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ToxFAQsTM for 1-Bromopropane
This fact sheet answers the most frequently asked health questions (FAQs) about 1-bromopropane. For more information, call the ATSDR Information Center at 1-800-232-4636. This fact sheet is one in a series of summaries about hazardous substances and their health effects. It is important you understand this information because this substance may harm you. The effects of exposure to any hazardous substance depend on the dose, the duration, how you are exposed, personal traits and habits, and whether other chemicals are present.
Exposure to 1-bromopropane occurs mainly in occupational settings. 1-bromopropane can affect the nervous system. Repeated low-exposure can cause headache, decreased sensation in the fingers and toes, and a drunk-like feeling. Breathing 1-bromopropane can cause irritation of the nose and throat. 1-bromopropane has not been found in any of the 1,699 current and former National Priority List sites identified by the Environmental Protection Agency (EPA).
What is 1-Bromopropane?
1-bromopropane is a colorless liquid originally used in the production of pesticides, flavors and fragrances, pharmaceuticals, and other chemicals. It is currently used as a solvent in the adhesives, dry cleaning, vapor degreasing, and electronic and metal cleaning industries.
1-Bromopropane production has increased over the last 10 years due to its use as a replacement for other more harmful substances.
What happens to 1-Bromopropane when it enters the environment?
- 1-Bromopropane quickly evaporates into the air when released to the environment.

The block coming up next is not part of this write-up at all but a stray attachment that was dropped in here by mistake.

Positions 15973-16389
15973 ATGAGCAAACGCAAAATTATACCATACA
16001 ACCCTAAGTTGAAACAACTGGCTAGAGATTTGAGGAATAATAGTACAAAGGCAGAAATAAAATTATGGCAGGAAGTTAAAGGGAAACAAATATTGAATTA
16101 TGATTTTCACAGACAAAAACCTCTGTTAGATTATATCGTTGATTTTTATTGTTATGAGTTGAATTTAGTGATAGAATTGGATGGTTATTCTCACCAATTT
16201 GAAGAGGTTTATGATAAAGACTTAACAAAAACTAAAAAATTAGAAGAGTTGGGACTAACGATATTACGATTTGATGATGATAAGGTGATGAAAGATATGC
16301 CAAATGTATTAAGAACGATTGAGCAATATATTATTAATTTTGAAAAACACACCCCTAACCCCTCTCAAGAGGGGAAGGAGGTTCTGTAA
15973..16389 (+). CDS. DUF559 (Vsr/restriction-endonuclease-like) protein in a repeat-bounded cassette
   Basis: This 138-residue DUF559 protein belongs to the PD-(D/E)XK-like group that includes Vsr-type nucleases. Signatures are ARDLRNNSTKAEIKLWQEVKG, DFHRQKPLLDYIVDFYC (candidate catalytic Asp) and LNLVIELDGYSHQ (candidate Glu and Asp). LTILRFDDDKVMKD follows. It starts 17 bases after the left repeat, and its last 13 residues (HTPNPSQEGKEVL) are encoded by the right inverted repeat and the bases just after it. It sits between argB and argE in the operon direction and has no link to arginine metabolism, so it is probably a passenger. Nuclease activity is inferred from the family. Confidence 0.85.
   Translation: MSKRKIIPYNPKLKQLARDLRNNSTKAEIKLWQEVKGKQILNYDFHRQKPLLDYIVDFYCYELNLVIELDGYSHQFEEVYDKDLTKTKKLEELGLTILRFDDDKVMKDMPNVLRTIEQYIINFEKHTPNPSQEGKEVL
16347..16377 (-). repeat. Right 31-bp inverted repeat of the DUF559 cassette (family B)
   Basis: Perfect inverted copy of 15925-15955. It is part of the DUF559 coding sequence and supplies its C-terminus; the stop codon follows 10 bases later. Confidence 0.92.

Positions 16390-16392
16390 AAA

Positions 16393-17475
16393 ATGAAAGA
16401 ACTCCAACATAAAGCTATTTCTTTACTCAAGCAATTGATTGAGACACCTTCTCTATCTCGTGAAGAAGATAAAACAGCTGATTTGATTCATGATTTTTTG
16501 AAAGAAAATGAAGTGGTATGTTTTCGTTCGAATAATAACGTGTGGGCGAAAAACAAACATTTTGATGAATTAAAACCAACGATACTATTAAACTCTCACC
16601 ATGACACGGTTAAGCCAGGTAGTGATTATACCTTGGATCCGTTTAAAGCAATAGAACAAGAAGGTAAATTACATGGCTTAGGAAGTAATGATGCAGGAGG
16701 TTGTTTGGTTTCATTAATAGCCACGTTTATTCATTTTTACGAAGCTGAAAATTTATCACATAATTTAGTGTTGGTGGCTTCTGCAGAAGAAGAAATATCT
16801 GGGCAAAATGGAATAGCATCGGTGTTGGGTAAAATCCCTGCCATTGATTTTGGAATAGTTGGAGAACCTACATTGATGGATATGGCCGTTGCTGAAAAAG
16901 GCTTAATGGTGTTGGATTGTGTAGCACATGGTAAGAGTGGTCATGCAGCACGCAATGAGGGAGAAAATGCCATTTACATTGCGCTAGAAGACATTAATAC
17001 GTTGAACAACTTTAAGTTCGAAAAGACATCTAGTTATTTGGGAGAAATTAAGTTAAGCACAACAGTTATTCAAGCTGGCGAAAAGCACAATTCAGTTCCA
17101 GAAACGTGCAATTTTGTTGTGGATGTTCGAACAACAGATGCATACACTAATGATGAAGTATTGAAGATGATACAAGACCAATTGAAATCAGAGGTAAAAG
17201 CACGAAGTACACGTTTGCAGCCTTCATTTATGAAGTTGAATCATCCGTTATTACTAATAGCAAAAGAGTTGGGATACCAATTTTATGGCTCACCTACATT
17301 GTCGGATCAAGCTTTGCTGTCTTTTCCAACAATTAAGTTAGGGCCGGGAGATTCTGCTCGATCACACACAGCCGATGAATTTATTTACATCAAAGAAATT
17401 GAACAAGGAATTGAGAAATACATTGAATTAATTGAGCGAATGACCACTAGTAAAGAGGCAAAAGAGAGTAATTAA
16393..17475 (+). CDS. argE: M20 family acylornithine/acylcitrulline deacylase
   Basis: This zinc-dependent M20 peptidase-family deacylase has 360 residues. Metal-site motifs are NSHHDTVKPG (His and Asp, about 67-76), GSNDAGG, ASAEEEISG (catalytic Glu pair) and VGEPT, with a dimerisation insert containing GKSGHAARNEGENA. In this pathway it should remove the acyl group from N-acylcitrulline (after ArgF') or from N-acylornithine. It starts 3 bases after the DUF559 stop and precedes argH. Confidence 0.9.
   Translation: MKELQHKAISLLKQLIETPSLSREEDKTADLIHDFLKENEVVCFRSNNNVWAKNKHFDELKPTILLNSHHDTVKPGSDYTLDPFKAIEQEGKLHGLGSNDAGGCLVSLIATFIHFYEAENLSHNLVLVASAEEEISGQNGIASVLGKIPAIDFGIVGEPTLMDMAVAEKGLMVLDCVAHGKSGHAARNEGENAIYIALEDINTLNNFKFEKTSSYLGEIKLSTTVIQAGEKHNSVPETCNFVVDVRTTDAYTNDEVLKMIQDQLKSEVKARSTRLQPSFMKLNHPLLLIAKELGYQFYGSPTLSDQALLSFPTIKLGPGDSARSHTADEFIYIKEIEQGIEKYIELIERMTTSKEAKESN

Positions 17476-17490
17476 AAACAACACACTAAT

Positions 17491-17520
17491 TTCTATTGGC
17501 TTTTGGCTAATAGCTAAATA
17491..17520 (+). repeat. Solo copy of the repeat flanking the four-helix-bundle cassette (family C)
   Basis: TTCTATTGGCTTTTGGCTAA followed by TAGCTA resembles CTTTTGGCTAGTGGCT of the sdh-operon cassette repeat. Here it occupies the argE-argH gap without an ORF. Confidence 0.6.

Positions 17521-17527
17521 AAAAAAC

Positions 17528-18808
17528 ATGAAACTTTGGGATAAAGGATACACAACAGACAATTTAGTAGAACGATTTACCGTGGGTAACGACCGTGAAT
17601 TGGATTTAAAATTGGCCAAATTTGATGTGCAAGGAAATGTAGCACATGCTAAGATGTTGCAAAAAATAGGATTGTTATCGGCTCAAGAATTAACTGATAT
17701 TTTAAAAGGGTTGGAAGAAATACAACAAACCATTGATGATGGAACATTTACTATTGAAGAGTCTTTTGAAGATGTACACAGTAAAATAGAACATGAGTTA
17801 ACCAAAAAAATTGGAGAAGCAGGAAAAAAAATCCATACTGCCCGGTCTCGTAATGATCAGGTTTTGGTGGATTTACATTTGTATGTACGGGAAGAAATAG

- In air, it is broken down quickly; half of 1-bromopropane will be broken down in 2 weeks. 1-bromopropane has been detected in ambient air.
- 1-Bromopropane that enters surface water is slowly broken down. Most of it evaporates into air.
- 1-Bromopropane released to soil can enter surface water. It is not bound to soil particles so it may enter groundwater.
- 1-Bromopropane is not likely to concentrate in the food chain.
How might I be exposed to 1-Bromopropane?
- Exposure to 1-bromopropane is mainly an occupational problem.
- Workers using 1-bromopropane as a spray adhesive have the highest exposures.
- Workers involved in the production of 1-bromopropane or those using it in commercial applications have potential for high exposure.
- You may be exposed to 1-bromopropane in air when it is used during aerosol applications.
How can 1-Bromopropane affect my health?
1-Bromopropane may have an effect on your nervous system (brain and nerves). Repeated exposure to low levels in workplace air has been associated with minor effects, such as headache, decreased sensation in the fingers and toes, and a drunk-like feeling.
Workers exposed to higher levels for weeks, months, or years have experienced severe effects requiring hospitalization, including incoordination, weakness, loss of feeling, inability to walk, and damage to nerves. Damage to the nervous system may not be reversible, resulting in long-term effects even after 1-bromopropane exposure is stopped.
Inhalation exposure to 1-bromopropane may also result in nose and throat irritation. Studies in animals suggest that exposure to high levels of 1-bromopropane may damage the liver or kidney, decrease your ability to resist infections, or impair your ability to get pregnant (or get someone pregnant). Evidence for these effects is limited.
How likely is 1-Bromopropane to cause cancer?
We do not know if 1-bromopropane causes cancer in humans. 1-bromopropane has caused tumors in animal studies. Based on the findings in animals, the Department of Health and Human Services has classified 1-bromo-propane as "reasonably anticipated to be a human carcinogen".